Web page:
Alton Evening Telegraph from Alton, Illinois on July 1, 1963 · Page 4
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July 1, 1963

Alton Evening Telegraph from Alton, Illinois · Page 4

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Monday, July 1, 1963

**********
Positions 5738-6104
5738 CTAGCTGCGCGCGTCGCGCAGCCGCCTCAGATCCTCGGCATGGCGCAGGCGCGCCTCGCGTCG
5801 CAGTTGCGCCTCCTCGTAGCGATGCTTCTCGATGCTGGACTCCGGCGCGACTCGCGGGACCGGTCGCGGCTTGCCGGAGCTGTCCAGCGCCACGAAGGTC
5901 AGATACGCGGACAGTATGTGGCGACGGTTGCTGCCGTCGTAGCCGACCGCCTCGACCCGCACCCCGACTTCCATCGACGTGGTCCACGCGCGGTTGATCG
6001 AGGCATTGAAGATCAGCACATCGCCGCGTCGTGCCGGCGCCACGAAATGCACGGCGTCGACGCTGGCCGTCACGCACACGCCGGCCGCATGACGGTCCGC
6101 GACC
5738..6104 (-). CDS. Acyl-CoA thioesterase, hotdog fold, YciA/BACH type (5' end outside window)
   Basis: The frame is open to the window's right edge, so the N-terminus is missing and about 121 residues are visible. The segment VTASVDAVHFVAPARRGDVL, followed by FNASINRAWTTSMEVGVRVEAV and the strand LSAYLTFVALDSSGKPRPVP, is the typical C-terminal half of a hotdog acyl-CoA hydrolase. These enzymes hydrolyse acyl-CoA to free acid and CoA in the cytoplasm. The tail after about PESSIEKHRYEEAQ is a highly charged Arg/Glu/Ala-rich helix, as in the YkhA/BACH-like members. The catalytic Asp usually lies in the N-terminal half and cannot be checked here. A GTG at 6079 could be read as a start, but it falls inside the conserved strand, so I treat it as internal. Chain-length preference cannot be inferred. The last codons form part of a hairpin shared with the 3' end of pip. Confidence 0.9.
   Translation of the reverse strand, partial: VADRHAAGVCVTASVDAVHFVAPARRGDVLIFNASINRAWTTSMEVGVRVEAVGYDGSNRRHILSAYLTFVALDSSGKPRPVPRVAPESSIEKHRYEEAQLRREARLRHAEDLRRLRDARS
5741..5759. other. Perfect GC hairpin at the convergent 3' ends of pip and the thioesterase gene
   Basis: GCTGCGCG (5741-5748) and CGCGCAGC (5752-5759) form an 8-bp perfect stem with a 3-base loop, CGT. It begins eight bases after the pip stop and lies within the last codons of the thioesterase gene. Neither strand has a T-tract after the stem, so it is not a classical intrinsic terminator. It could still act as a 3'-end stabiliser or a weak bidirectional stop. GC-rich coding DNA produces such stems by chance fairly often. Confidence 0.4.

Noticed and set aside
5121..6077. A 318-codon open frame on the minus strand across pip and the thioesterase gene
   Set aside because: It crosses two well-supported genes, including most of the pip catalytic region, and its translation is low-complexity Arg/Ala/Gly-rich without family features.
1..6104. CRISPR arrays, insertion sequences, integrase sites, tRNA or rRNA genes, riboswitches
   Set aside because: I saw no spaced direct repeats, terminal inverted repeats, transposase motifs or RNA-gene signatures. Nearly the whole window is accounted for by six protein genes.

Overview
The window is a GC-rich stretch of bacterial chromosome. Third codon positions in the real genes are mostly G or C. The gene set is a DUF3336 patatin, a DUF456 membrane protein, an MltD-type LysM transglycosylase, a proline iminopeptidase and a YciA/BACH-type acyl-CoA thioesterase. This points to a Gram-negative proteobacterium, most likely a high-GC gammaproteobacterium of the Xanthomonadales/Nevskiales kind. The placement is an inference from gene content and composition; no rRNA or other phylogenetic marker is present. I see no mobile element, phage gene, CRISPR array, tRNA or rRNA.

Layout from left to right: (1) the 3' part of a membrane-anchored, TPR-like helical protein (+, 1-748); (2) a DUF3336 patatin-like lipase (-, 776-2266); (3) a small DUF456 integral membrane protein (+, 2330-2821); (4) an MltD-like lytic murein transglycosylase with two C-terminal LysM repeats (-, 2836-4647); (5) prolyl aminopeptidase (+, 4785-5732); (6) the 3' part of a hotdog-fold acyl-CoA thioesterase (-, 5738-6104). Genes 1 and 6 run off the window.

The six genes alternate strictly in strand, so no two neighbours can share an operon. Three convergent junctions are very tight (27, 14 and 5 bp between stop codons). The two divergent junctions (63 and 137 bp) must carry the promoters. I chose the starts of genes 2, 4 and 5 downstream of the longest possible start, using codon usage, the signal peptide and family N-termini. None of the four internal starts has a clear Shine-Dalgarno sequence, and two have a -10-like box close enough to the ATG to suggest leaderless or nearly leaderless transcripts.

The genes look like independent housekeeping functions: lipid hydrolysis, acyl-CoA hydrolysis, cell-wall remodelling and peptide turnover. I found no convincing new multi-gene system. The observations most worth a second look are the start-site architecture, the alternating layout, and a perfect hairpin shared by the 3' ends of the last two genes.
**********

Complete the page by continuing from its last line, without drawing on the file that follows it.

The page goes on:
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ALTON EVENING Editorial The Mess and the Cleanup Man lilinoisani could assess today the kind of men they have representing them in our legislature at Springfield. The high pressure adjournment procced- uf«j set off by Governor Kerner's dissolution order, perhaps brought the worst in many of these men out into the open. The result showed pretty clearly a group of high-strung, self-centered men perfectly capable of forgetting the public welfare and past agreements when something rose up to Vex them, Sen. Everett R. Peters of St. Joseph apparently was the hub of the confusion which sent down some needed legislation to destruction. Sen. Peters was the intended victim of » plan reportedly worked out between the governor and Republicans in the House to remove him as chairman of the state budgetary commission. There the senator had aroused some feelings by making some tough decisions on some legislators' pet budgetary items. Discovering this plan at the last minute, Sen. Peters aroused the Republicans in the Senate to override the governor's dissolution by chasing out the lieutenant-governor and putting their own man in the chair, then recessing till Saturday morning. The Senate also acted to re-institute one of Peters' earlier actions that resulted in halving the appropriation for the Illinois Board of Economic Development and the Commission on Human Relations. In the interim Peters had agreed to restore the funds lie had cut, only to renege on his earlier agreement in the last pandemonium-filled hours. Both of these agencies have been highly controversial and doubtless many constituents would be happy to see their funds cut. But the basis of cutting them—pure vengefulness on one man's part—is hardly the basis for action which can give the public faith in its State legislature. More important than cither of these as a casualty of the Peters flareup were two constitutional amendments. They would have given the voters a chance to express their opinions once more on allowing county sheriffs and treasurers to succeed themselves in office. Currently they cannot. Now we face ahead to a period which will demonstrate the power of the governor—a power within geographical limits perhaps greater than that of the President of the United States. For during the weeks ahead, Gov. Kcrner will be perusing and acting upon the pile of bills now thrown at him by the General Assembly. Many of these bills were passed with a minimum of responsibility, to keep fences mended back home, and under the assumption the governor could veto them and protect the general public. The governor has 10 days after the bills reach him to examine and veto them or approve them. But this time actually is extended immeasurably by the fact that the 10 days begins only after they have reached his desk. The attorney general's staff meanwhile can hold them as long as the governor needs for consideration. Since the legislature is now gone, it cannot pass anything over his veto. Furthermore, he can veto portions of bills, particularly those having to do with appropriations. The legislature has gone home, leaving many phases of the lawmaking program in a confused mess. It now is up to the governor, with his powers of veto, to do the best tidying up he can. The governor won't be able to do anything about legislation left undone—such as the two constitutional amendments. He can do much to clear out the underbrush, low- hanging limbs, and the trash. Chance for Real Love joy Center The Harold See supporters lost out in their efforts to have Southern Illinois University's library named after the man who, more than any other, gave birth to the school's Edwardsville campus. We, ourselves, held that the name Elijah P. Lovejoy could have been more appropriately applied to the proposed communications building, which would house teaching centers for the several branches of communications, all factors in a free country the Rev. Lovejoy gave his life for. However, we are happy that the Rev. Lovejoy's name now is firmly appended to one center on a campus which is bound to receive nationwide attention. SIU's campus, too, is an appropriate site for a building memorial to Lovejoy. Through its Carbondale campus it has done more than any university in the midwest to keep his name before the public through its annual awards to editors who have best followed Lovejoy's principles. Now it has moved these activities to the part of the state where Lovejoy fought for freedom and died. The very establishment .of the Edwardsville campus in an area heavily populated with Negroes can contribute in another direction to realization of Lovejoy's aims. Because of its proximity to this population center, and its program of appeal for area students, it will bring higher education to many who otherwise might never muster the financial resources needed for college. We should expect the Lovejoy library to become an outstanding national source of information on the Alton martyr for freedom. It should include a special section for microfilms and copies or originals of other Lovejoy data, among them, of course, copies of all books written about the great leader. We would suggest the library be the subject of joint care and interest between SIU, the American Newspaper Publishers Association, and the Inland Daily Press Association. And, since Lovejoy was a weekly editor, himself, weekly papers should be represented. Since he was a Presbyterian minister, that denomination should have a part. And certainly the race which most benefitted from his martyrdom should have a voice. Thus the Lovejoy library could become a real moving influence in the nation toward spreading the name and the life of this great Drew Pearson's Merry-Go-Round Italy Political Problems Like JFK's WASHINGTON — The first Catholic President in American history will find political problems similar to his own when he meets with the leaders of the leading Catholic country of Europe. It so happens that the Christian Democratic Party, completely Catholic, which has dominated Italy ever since the war, has drifted further and further away from the original liberal leadership of Premier De Gasperi, and the recent liberalism of Pope John and Premier Fanfani; so that today the new premier cannot control a majority in parliament. Simultaneously in the United States, the Democratic party, which John F. Kennedy heads, has drifted more and more away from his liberal leadership, so that today he cannot control a majority in Congress. Actually the Democratic party in the United States is composed of splinter groups, similar to the splinter groups in the Italian government. All during the Roosevelt and Truman administrations the Democratic party consisted of an alliance between the Protestant South; the big city machines, largely Catholic; Labor, also largely Catholic; with considerable support from Jewish and Negro voters. But the Democratic South, now prosperous from the southward trek of industry and aroused ov cr civil rights, has largely deserted the Democratic presi dent; while his own Catholic supporters have drifted more to the suburbs and new middle class prosperity, and with this they have more and more deserted their old liberalism. Prosperous «aly In Italy the movement has been somewhat different, but the political results are similar. The population move in Italy has been f rom the poverty-stricken south to the prosperous north, where the Fiat auto works, the Perelli tire factory, and various steel wills haw made northern Italy one of the most prosperous areas in the world. These southern \y0rKers, moving to the unionized north, have joined the well-organized Communist party, and were one reas- pn for the increased Communist vote at the last election. The Communist Party in Catholic Italy today, incidentally, is the biggest in Europe — outside of Russia. But one development President Kennedy will find regarding his own church is that the top cardinals of France and Germany have moved more to the left. They shared emphatically the liberalism of the late Pope John, and even endorsed French coal miners when they were striking against President De Gaulle. Meanwhile, most of the top heierarchy in the United Stales, with the exception of Kennedy's own cardinal, Bushing of Boston, lave moved lo the right. Generally they share the conservatism of Cardinal Spellman of s'ew York. One reason lor the lefl trend of Ihe church in Italy has been the allure of the Italian government —until recently — to carry out basic social and economic reforms. Up until the center-left coalition under Fanfani changed them, .Italy still continued the motion picture censorsliip laws of Muso- :ini, the liiglily unfair system of taxing the consumer as against the wealthy, and various oilier Alton Evening Telegraph Published Dally by Alton Telegraph Printing Company P. B. COUSLEY. Publisher PAUL S. COUSLEY. Editor Subscription price 40c weekly by carrier; by mall $12 a year in Illinois and Missouri, $18 In all other states. Mall subscriptions not accepted in towns where carrier delivery Is available. MEMBER OF THE ASSOCIATED PRESS The Associated Press U exclusively entitled to the use for publication of all news dispatches credited In this paper and to the local news pub lUhed herein. MEMBER. THE AUDIT BUREAU OF CIRCULATION Local Advertising Rates and Contract Information on application at the Telegraph |uilnes» office, in Bait Broadway, Alton, III. National Advertising Representatives: The Branham .Company, New York, Chicago, Detroit anil St. Louis. langovers fro m the Fascist regime. It was only in the last two years that the new burst of Italian liberalism, encouraged by Pope John, put across pensions for older people such as the Unitec States has had for 20 years, free texl books for the first five grades in school, job protection for pregnant women, a 15 per cent withholding tax on dividends, and a certain amount of land reform. These were what caused some of the Catholic party to move further to the right, while the Communists, who claimed t h e reforms were too cautious, picked up votes. John F. Kennedy, an astute students of politics, will be highly interested in this situation. He faces somewhat the same problems at home. Uov. Burnett to Washington Gov. Ross Barnett, the governor of Mississippi who made headlines at Ole Miss, came to Washington the other day on a non- universily matter — promotion of the Tennessee-Tombigbee waterway which will cost all the taxpayers $281,000,000 but will materially benefit Mississippi. The Civil Rights Commission had previusly urged President Kennedy to cut off all federal funds from Mississippi, which now gets about three times as much money from the federal government as it raises in taxes itself. During a breakfast of southern supporters of the Tombigbee waterway, Gov. Barnett got some practical advice from another southerner, Rep. Joe Evins, D- Tenn. "Let's be practical," he said. "How do you fellows expecl to get a project of this magnitude approved when you are fighting the President and the administration all of the time?" Barnett didn't reply, just grinned. Evins later told colleagues that the hostility of Barnett and Gov. George Wallace of Alabama to virtually all New Frontier legislation in Congress was seriously hampering efforts to get approval of projects like Tennessee-Tpm- bigbee, beneficial to the South. (O 1683. Bell Syndicate, Inc.) U. S. Policy Aim Should Be at Foes | WASHINGTON - Making world! policy is neither easier nor more! difficult for HIP United States now than it has born in the past. But! the emphasis today is in thoj wrong place. It is directed against America's allies abroad rather than to her adversaries. President Kennedy's trip to Europe had a laudable objective — to convince the Western allies that the United States stands firm behind them and Uiat unity is everybody's responsibility. But a critical examination of what is happening In Europe, and particularly In the Soviet Union, will point up the fact that the West, due to its internal quarrels, has /_/sl sight of the main issue — how to transform the Soviet Union into a sincere partner in peace. It is not just a ban on nuclear tests which is needed but a decision by the Soviets as well as ourselves to turn away from tlio possible use of nuclear weapons. The starting of a war by Russia has lo become as unlikely, if not as impassible, as the initiation of such a holocaust by any Western power. The President had a wonderful opportunity to get the debate back on its fundamental basis, but he found himself preoccupied instead with tlie rivalries inside the Western Alliance. The fundamental problem, however, in the world today is how to develop a true democracy and get a really free government in the Soviet Union. Also, and not less important, is how to emancipate the so-called "communist bloc" countries i n Eastern Europe, most of which won their independence after the First World War. Hungarian Situation Instead of seeking, for instance, to help countries like Hungary toward freedom, the United States is being accused today of withdrawing its moral support by refusing to make emphatic protests when the United Nations recently accepted the credentials of the Communist regime in Budapest, which had been rejected each year since the Hungarian revolution was squelched by Soviet roops in 1956. The people, moreover, in Poland, Rumania, Bulgaria and Czechoslovakia, as well as Hun- jary, together with the people of Estonia, Lithuania, Latvia, East _ermany and Albania, read with despair of the hypocritical slogans of "independence" and "an- ticolonialism" which are voiced in the halls of a faltering United Nations by the new African countries, while the Soviet Union piously poses as their champion. But meanwhile the older and much-better-educated citizenry of the Eastern European states — experienced in self-government — are neglected and forsaken. Time was when an American president rose above the petty internal quarrels of our allies and spoke to the whole world of the importance of encouraging democratic peoples under the yoke of dictator to seek ways to dissociate themselves from an autocratic government. It is time foi the United States not to try to tell allied governments what policies they should make in their relations with each oilier but to persuade the peoples in those countries to fasten their eyes on the true enemies of mankind — the capricious rulers who sudden ly could pull the trigger of war, History Lesson Sooner or later, the United States government will have to take a leaf out of the history books which tell of Woodrow Wilson's famous crusade for international freedom. His words echoed and re-echoed throughout t h e world, and, while he received a warm welcome abroad by street crowds, his speeches were directed at the intelligent people of al' nations rather than to the emotions of cheering masses in those countries which already were on the side of freedom and democracy. The problems raised by negotiations seeking a nuclear-test ban, or by the American effort to develop among the Western allies a multi-nuclear defensive mechanism, or by the obsessions of independent-minded leaders like De Gaulle, or by Ihe wobbly governments of Britain and Italy, immersed as they are in their internal politics, will not be solved by each ally going its separate way. Unity depends solely on one issue laid squarely before t h e world — whether tlje peoples behind Hie Iron Curtain can be persuaded not to risk the chance ol suicide as they acquiesce iii the acts of rulers who have proven themselves faithless and irresponsible ever since the close of World War II. It's this issue that needs intensive and urn-emitting suppori by the president of the United States. When tlus viewpoint is articulated firmly and unequivocally again and again in resounding form throughout the world, the internal weaknesses and aberrations of Uie Western Alliance will gradually be superseded by a unity of purpose which the Soviet people themselves must some day decide in their own interest to embrace. (<£> 1863. N.Y. Herald-Tribune, Inc.) THE LITTLE WOMAN Less than a year ago we were old that without an inspection clause in a housing ordinance ederal urban renewal Is dead. Without an inspection clause, we were told, we could not have federal aid. Yet. when the inspection clause was defeated in a referendum, someone changed his mind, and decided we could have federal funds. Now, we are lold, unless we pass a new housing ordinance with stipulations added at the direction, (or request, if you like), of the federal government, we cannot have federal aid. Of course, we are told this is for the East End place only. And the House & Home Finance Agency says it must be for all, "within the purview of the code," which means all of Alton. The ordi- lance does not say it is for the East End place only. So, how do we know someone won't change lis mind again, and permit this ordinance to be used as a foundation for the entire city? According to a news report, the House & Home Finance Agency says the city administration must je responsible for enforcing the lousing code. We have had a building housing :ode since 1927, and the city administration has never enforced iti © Klnit Futures SyndletU, Inc., 1963. World righU m«ni«l "I'll be glad when someone else in this neighborhood buys an air-conditioned car!" Renders Forum For East End Only? in all those years. If it had, we w o u I d not have an East End Place. Does Alton have to have "Big Brother," in the form of the federal government, step in, slap its wrists, give it a few of its own tax dollars back, and say, "Now, you naughty people, enforce the laws you already have on your books?" How far will we go for the almighty dollar? According to Illinois statute and our local ordinance No. 2669, when an issue is favorably recommended by the City Plan Commission, it must be acted upon. If it is disapproved, it must be done so by a two-thirds majority vote of our aldermen. This means, a four man commission (appointed), with the Mayor as chairman, and three aldermen; or f o u r appointed men, and four elected men are in the position of enacting legislation for our city, such as the pending housing ordinance. As a voter, I like the idea of ALL elected officials having an equal vote. The moral to this story: Unless 11 of our elected aldermen vote against the "housing ordinance, we have federal urban renewal in Alton, FELICIA R. GOEKEN 282S Brown What to Do about Weeds This is a letter about weeds. Alton has many good tilings, but iveeds are not one of them. Al:on has many problems. Some- tiling can be done about the weed problem. Just CUT them. This akes some cooperation on the part of the city and property owners. They are also found on vacant ots and along sidewalks all over he city. Along the right of way of the| railroad that runs' down Broadway to East Alton are some huge healthy specimens. The railroads want our business, our sympathy and our moral support. Why don't they CUT the weeds? 1 tliink I speak for thousands of rose fever and hay fever sufferers. CUT the weeds! I think I speak for thousands of Altonians who think Alton is a beautiful city, but not as beautiful as it could be. Cut the Weeds! ED JACQUIN Fairmount Addition CROSS WORD By Eugene Sbeffer \<5 IB 31 35 42 48" 43 3-2 52 55 37 44 41 •3.3 34 So 10 20, 30 HORIZONTAL 1. bristle 6. mineral spring 8, pith 12. of grand. parents IS, crone 14. to (poetic) 15. set free 17. sacred linage 18. overhead railways 19. astern 20. immerses in dye 21. detained in port 24. to fling 27. fish eggi 28. female sheep 81. mender of pots 83. a nook 85. still 86. thing, In law 88. provide food 89. intrinsic natures 42. stringed instrument 44. river In France 4fi. umbrella support 48. scope 48. able to read and wrIU 51. roster 52. cry heard at bullfights 53. the dill 54. makes lace edging 55. donkey 66. Scotch caps • VERTICAL 1. auction 2. wicked 3. flaps 4. a beverage 5. a spear 6. Jargon 7. time of life 8. steer 9. an event 10. cease Answer to Saturday's puzzle. Um* «I lolullo*; H minster 1868. King F«*turw 8ynd. t Inc.) 7-1 11. heavy weights 16. forest warden! 31. writing fluid 22. fabulous bird 23, geological era 34. pig pen 25. prevarication 26. concern 29. tiny 30. blunder 32. female ruff 84. Abyssinian prince 87. gastropod mollusk* 40. gaiters 41. quotes 42. atop 43. operatic melody 48. genus of frogs 46, detail 47. wagers 40. larva of eyethread* worm 60, rodent QPVU RJOY MPRKYOX 0*0? JHVMYU HKQJUX. Saturday's Oryptoquip; SLOPPY CHOP SUE? BTABf REALLY BKSMIRCHKS MAN'S BUSINESS SUIT. I 25 and 50 Years Ago July 1,1938 Paul J. Fitzgerald purchased flio bottling business of John K. Lamport, at 60S East Nliith Street, but not Including the building, which would be occupied by the new owner on a rental basis. The tamper! firm was originally the Yackel soda factory, purchased jointly by J. L. Lamperl and J. C. Faulstlch. Fitzgerald was the soil of County Treasurer Peter Fitzgerald. Jolm William Farnsworth, 57, was killed by a train as he stepped from a footpath through high weeds onto the track near the dead-end of Elm street in Hartford. Arnold Kuehne found the body en route to his work as a section foreman. Capacity use of resorts, swimming facilities, picnic areas, highways, and parks was predicted by owners and managers, preparing for large crowds over the three-day Fourth of July holiday. Waller Cundall escaped possible fatal Injuries when he jumped from his automobile stalled on the Alton Railroad tracks at Carlinville. His car was smashed and carried a quarter of a mile before the train could be slopped. Mrs. Ward Atherton, who had served as librarian at the East Alton public library since Its opening in 1936, resigned to accept a position as supervisor of WPA libraries in Macoupln and Madison counties. Mrs. Harold McDonald would succeed her. Repairs were being made on a century and a half old clock by Charles, J. Schrlmp to a metal part. A wooden mechanism remained in perfect working condition. The clock was believed to have belonged to William Bates, Revolutionary War soldier, ancestor of Mrs. Lettie Sargent, and her sister, Mrs. Thomas Hamilton. P. J. Fleming was elected president of the Jerseyville State Bank. Roxana's village board passed an ordinance tor a $36,000 bond issue supplementing 527,000 PWA grant to build a new village hall and community center. Don Budge added the British singles to his United States, Australia, and French singles championsliips by crusliing Henry Wilfred Austin of England, 6-1; 6-0; 6-3. • Mr. and Mrs. James Dodson of Leonard street observed their silver wedding anniversary, A number of strips of land, 60 feet wide, h«d been transferred by AHoniafis under warranty deeds in the last week n« right-of-way for power lines from Keokuk was acquired. The land Was being transferred to Mississippi River Power Co. tt now appeared that the high line between Caihoun County and Alton would be temporarily suspended from wooden poles because structural steel was not immediately available. About a dozen carloads of wooden poles had been unloaded in the AJ&P Railway yards at Godfrey and seven carloads had arrived at Grafton. One of the strips of right-of-way obtained Jh Alton tor the high line extended for a long distance through the Ursullne Novitiate tract to the southwest of Danforth Street. Dr. D. F. Duggart had requested the Slate Board of Health to investigate what he believed to be an outbreak of a mild form of small pox here. There was some contention whether the several cases of Illness were due to small pox or chicken pox, and a determination by a state health inspector was sought. Edward took, prominent farm resident at Lockhaven, was preparing to spray his cornfields with a mixture of soapsuds and coal oil In an effort lo save Ills crops from chinch bugu. He had experimented with combinations of oil and suds until he found one deadly to the bugs but apparently harmless to the growing corn stalks. Lock had a specially constructed spray- Ing cart of dimensions to make it usable in the fields. Many farmers were fighting Inroads of the invading millions of chinch bugs with "tar lines," formed by spreading a sticky, bituminous fluid on the ground lo trap the moving' insects. Effecls of dry weather had greatly diminished the potalo crop in Ihe Madison County section of the American Bottoms. One railroad agent estimated that instead of several hundred carloads, no more than 25 might be shipped by rail. The potato production in the county had been slipping for 10 years. As a special attraction for the July 4 weekend the Hippodrome advertised a 4-reel photoplay, "The Prisoner of Zendu," starring James K. Hackell. Because the city pest house site had been moved into Godfrey Township by the creation of Alton city-township, officials were informed Alton could no longer use it in epidemics unless Godfrey Township gave permission. Edwardsville Republican started its 45th year of publication. The Allen-Scott Report ^Two-China' Policy Is Proposed WASHINGTON — A closely guarded sweeping change in foreign policy is behind that surprise announcement by Undersecretary of State Averell Harriman "welcoming a national debate" on relations with Red China. President Kennedy personally had a hand in this out-of-the-blue declaration by his top diplomatic trouble-shooter who is going to Moscow on a special mission to try to induce Premier Khrushchev to agree to a nuclear weapons test ban. Hamman's highly significant statement is the first of a series of trial balloons aimed at sounding out voter sentiment on possible overtures to Red Cliina that the President and his foreign policy advisers have long been deliberating. Foremost among those favor- ng that are Harriman, McGeorge Bundy, special White House for- reign policy assistant, and Dr. Walt Rostow, head of the State Department Policy Planning Council. They are leaders of an inner council group advocating an "open door" policy toward Communist China. , , In congressional circles they are credited as urging the President :o undertake to induce Generalissimo CJiiang-Kai-shek to evacuate the Nationalists' powerfully fortified offshore strongholds of Quemoy and Matsu before the Red Chinese test their first nuclear device — anticipated either late tliis year or early in 1964. The argument reputedly advanced by these advisers is thai delay until after the Communists attain nuclear power would make it appear that a policy change was forced by Peiplng's nuclear menace. This highly controversial coun- sel is understood to be strongly opposed by some of the President's closest political advisers, foremost among them Kenneth O'Donnell and Ralph Dungan, members of his Wliite House staff. They have been with the President throughout his political career, and while they have no direct voice in foreign policy, their opinions carry great Weight with him. Both are deemed emphatically against any change in policy toward Red China before the 1964 presidential election. They are warning such a shift would involve great political risk. Taming the Tiger As expounded in a National Security Council study on the "formation of a China policy," the administration would initiate what would amount to in fact, if not in name, a "two-China" policy. Under this policy the U.S. would still be committed to defend t h e Today's Prayer Almighty God, Who hast never been discouraged by men or events, save us by a larger outlook from the things that discourage us so t h a t even if we stumble, we may not utterly fall; and even when we are unappreciated or pointedly rejected, we may, with good humor and perseverance, labor for the Iriumph of Ihe good, the true, and the beautiful in and among all men. Then we shall be content to leave the ultimate outcome of the days of our years in Thy hands even as did Jesus the Christ. Amen. —Raymond E. Balcomb, Corvallis, Ore., minister, First Methodist Church. (© 1963 by the Division of Christian Education, National Council of the Churches of Christ in the U. S. A.) Nationalists on Formosa, but not their claims to the mainland and offshore strongholds. Also proposed is "opening, the door" to contacts with the Chinese Communists. • On that the Security Council paper says: "We should leave ajar possibilities for expanding commercial, -cultural and other contacts with Communist China. We should make clear that there is no final bar to the entrance of Communist Cliina into more normal relations with the U.S. if it is prepared to modify its present aggressive policies. The specific kinds of modifications that we would require as the price of more normal relations should be the subject of continuing planning study." Backing Away Efforts lo put an end to the protracted armed strife between the Nationalist and Communists are advocated, as follows: "We should work within the limits which a useful relationship with the Cliinese Nationalists will allow for a damping down of the Chinese Nationalist-Chinese Communist civil war. The removal of Nationalist forces and-or the disengagement of U.S. prestige from the offshore islands should be a major objective of U.S. policy, "We should periodically review the situation to determine whether action lo this end would, on balance, serve the national Interest, taking into account both the continuing cost and risks of our present position concerning t h e offshore islands and Hie psychological effect of a change in that position on the Western Pacific area ..." . «0 1B83. The Hall Syndicate, inc.). MIRROR OF YOUR MIND By JOSEPH WHITNEY ditions in the body. It was noted that when blood from persons under stress,, and from psychotic patients, was injected into monkeys, they experienced difficulty in carrying out assignments for w h i c h they had been especially trained, Some tasks normally requiring 00 minutes look up to five hours after the injection. Are today's s(u (tails a resiles,* lot? Do He detectors over HoV Answer: Not particularly. A Student Opinion poll of over 5,000 teen-agers in 100 secondary schools found a healthy percentage who wanted to spend their lives in their home areas. Among those living out West, 75 per cent wanted to remain there. Southeastern students were 60 per cent contented. In flew .England, 42 per cent of the Eds and coeds wanted to remain Down-Easters. Southwestern girls were dissenters; only 28 per cent wanted to stick around the home area. Answer; Dr. Burke Smith, University of Virginia psychologist, said the lie detector (polygraph) does not detect lies! it simply records the sensitive heart action of persons being questioned about criminal activity. If responses ap pear markedly abnormal on the polygraph, it is evidence that the accused is not telling the (ruth. However, the operator makes tills University of Pitts, judgment, not the polygraph, be- burgh investipatore iQpiJ that cause fupconsQiqun memories mental disturbances may be caws- may trigger abnormal 'responses ed by chemical or biological con- in Innocent persons. 1863, King FfBturet. s&ri.i Inc.) U wentul Ulnew "catching?"